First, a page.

24 February 2009 10:45 [Source: ICIS news]
By Chow Bee Lin and Prema Viswanathan
SINGAPORE (ICIS news)--The acquisition of NOVA Chemicals by Abu Dhabi sovereign wealth fund the International Petroleum Investment Co (IPIC) would yield strong synergies in the companies’ polyolefin assets, sources close to the companies said on Tuesday.
IPIC had revealed plans to buy Canadian petrochemicals producer NOVA in a $2.3bn (€1.8bn) deal worth $6/share, a premium of almost 3.5 times higher than the company's Friday close on the New York Stock Exchange.
The synergy between the two companies on feedstocks was quite strong, with both having access to competitively priced gas, sources said. Equally strong was their synergy on technology, the sources added.
The acquisition of NOVA would also increase IPIC’s footprint in North America where it had only a marginal presence through its shareholding in Borealis, one of Europe’s largest polyolefin producers, according to the sources.
Borealis has only compounding facilities in North America but NOVA operates two gas-based PE plants in Canada with a 1.68m tonnes/year combined capacity. They produce various PE grades, including metallocene and roto moulding linear low density PE (LLDPE).
IPIC’s existing small presence in North America could also mean that NOVA's operations in the region were unlikely to change significantly after the acquisition, one of the sources said.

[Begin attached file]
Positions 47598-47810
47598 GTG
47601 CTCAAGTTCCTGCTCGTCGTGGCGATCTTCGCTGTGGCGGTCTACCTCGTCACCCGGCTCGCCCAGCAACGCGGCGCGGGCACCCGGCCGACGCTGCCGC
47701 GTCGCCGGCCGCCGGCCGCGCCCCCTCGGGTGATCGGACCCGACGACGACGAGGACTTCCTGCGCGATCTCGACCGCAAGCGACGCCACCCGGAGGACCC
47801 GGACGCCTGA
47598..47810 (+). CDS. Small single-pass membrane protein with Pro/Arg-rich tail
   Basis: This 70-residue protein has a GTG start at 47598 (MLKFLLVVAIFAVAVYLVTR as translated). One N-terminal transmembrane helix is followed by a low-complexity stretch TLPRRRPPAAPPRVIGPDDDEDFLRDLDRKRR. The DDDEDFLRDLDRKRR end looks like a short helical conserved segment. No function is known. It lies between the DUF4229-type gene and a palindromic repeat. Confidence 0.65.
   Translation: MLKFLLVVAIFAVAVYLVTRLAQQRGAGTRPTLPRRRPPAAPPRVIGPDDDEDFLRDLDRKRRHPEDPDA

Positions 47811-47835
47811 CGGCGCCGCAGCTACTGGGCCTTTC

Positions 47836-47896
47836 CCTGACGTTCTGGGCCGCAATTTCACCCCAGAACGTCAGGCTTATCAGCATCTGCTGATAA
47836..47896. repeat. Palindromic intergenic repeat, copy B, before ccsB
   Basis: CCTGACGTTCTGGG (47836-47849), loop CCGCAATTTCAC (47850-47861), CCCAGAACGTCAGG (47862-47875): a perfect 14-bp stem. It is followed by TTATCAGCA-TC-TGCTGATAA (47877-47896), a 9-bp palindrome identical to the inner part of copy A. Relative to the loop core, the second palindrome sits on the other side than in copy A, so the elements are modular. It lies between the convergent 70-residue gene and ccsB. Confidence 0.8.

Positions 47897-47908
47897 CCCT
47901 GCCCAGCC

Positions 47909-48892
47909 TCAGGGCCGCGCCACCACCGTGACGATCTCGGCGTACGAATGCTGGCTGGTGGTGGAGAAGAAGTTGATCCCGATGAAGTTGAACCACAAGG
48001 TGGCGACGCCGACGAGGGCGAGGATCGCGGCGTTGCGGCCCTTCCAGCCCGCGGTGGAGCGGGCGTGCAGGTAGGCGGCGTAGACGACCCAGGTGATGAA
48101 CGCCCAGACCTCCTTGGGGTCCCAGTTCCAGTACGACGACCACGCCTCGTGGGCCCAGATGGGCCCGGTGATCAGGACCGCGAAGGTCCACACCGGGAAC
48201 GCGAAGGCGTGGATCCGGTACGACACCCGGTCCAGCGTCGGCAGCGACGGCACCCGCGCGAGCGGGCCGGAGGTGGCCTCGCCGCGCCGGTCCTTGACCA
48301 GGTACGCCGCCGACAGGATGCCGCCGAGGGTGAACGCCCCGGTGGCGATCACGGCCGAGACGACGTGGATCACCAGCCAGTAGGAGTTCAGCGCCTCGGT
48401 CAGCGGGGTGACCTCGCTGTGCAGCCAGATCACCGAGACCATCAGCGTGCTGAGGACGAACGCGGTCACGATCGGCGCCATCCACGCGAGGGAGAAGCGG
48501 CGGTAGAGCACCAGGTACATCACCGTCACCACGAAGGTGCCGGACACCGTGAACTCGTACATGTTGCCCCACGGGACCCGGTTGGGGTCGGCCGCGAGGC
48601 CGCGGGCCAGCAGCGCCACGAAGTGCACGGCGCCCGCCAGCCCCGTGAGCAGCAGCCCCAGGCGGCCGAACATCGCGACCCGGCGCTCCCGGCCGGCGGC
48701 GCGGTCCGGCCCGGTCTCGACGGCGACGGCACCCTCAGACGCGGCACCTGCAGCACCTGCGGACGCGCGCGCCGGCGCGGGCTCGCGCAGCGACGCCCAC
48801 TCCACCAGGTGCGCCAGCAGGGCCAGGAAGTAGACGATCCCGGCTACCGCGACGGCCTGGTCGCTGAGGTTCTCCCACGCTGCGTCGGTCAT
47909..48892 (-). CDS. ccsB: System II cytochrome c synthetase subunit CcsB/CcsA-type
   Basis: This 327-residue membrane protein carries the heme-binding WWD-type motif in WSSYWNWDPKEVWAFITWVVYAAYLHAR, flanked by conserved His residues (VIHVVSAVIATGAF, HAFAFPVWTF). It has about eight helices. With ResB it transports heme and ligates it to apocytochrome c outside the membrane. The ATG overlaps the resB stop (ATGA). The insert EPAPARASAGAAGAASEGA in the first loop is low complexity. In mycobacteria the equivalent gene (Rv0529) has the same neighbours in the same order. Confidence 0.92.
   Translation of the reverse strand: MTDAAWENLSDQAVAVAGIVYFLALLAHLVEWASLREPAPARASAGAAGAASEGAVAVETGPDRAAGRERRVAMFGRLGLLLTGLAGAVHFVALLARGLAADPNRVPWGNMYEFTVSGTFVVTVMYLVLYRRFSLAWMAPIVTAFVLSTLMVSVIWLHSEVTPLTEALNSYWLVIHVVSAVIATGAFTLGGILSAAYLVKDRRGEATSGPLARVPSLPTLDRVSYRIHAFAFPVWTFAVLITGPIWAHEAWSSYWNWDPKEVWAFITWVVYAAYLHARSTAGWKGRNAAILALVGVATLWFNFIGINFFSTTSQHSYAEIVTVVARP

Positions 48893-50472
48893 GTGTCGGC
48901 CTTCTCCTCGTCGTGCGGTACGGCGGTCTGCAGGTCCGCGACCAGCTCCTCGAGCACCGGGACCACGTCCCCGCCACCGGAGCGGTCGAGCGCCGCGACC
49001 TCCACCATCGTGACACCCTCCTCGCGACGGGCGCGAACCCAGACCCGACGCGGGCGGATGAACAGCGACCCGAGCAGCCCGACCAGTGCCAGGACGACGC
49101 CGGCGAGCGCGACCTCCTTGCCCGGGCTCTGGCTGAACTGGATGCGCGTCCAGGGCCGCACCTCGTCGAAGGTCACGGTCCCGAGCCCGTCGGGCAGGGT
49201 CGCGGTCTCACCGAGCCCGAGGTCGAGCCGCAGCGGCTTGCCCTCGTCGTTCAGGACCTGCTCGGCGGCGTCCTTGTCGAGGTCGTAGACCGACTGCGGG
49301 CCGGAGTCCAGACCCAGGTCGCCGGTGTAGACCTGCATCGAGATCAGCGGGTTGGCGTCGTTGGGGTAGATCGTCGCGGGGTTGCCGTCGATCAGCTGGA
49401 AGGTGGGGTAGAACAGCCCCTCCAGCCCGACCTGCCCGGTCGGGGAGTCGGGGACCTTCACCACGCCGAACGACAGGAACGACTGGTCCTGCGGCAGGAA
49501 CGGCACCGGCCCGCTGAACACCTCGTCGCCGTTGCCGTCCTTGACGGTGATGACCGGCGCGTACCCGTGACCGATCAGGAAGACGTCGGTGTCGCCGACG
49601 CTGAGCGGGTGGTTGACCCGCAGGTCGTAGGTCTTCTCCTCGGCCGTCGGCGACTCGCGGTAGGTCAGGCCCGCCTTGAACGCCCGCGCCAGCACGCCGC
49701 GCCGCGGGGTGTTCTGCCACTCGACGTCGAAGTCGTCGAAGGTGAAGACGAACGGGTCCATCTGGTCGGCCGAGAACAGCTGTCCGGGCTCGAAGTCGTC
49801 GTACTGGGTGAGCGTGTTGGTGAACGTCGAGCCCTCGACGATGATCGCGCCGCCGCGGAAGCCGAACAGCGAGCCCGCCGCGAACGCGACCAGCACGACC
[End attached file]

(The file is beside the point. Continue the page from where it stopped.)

IPIC holds a 64% stake in Borealis with OMV Aktiengesellschaft, the European oil and gas group, holding the balance of 36%.
The acquisition could also enable IPIC, through its ownership of Borealis, to expand its portfolio in the Middle East to include metallocene LLDPE, the same source said.
"Borouge [which is co-owned by Borealis] is likely to build a metallocene LLDPE plant in Abu Dhabi based on NOVA Chemicals' technology, if the acquisition comes through," the source added.
Borealis and the Abu Dhabi National Oil Company (ADNOC) are joint venture partners in Borouge, a polyolefins producer in Abu Dhabi.
NOVA has no production facilities in the Middle East but Borouge runs a 600,000 tonnes/year high density polyethylene (HDPE)/LLDPE swing plant in Abu Dhabi that produces mainly HDPE pipe, film and cable grades.
NOVA had previously looked for a presence in the Middle East and took part in negotiations with Qatar Petroleum several years ago. Being acquired by IPIC was in line with these aspirations, a second source said.
Borealis and Borouge currently have a 3.6m tonnes/year combined PE capacity globally.
Borouge is in the process of expanding its Abu Dhabi facilities, which will double its PE capacity and bring on stream a new 800,000 tonnes/year polypropylene (PP) plant after completion next year.
NOVA's styrenics business, which was spun off into joint venture Ineos Nova Chemical Corp, had some synergy with Borealis and Borouge, according to a third industry source.
"Borealis and Borouge are both application-oriented companies, who are trying to offer solutions to their customers in segments such as packaging and automobiles," he said. "Adding styrenics to their polyolefins portfolio can actually add value to these solutions."
IPIC would be able to exercise its buy option in NOVA if there were no other interested bidders by the end of May, the first source said.
($1 = €0.79)
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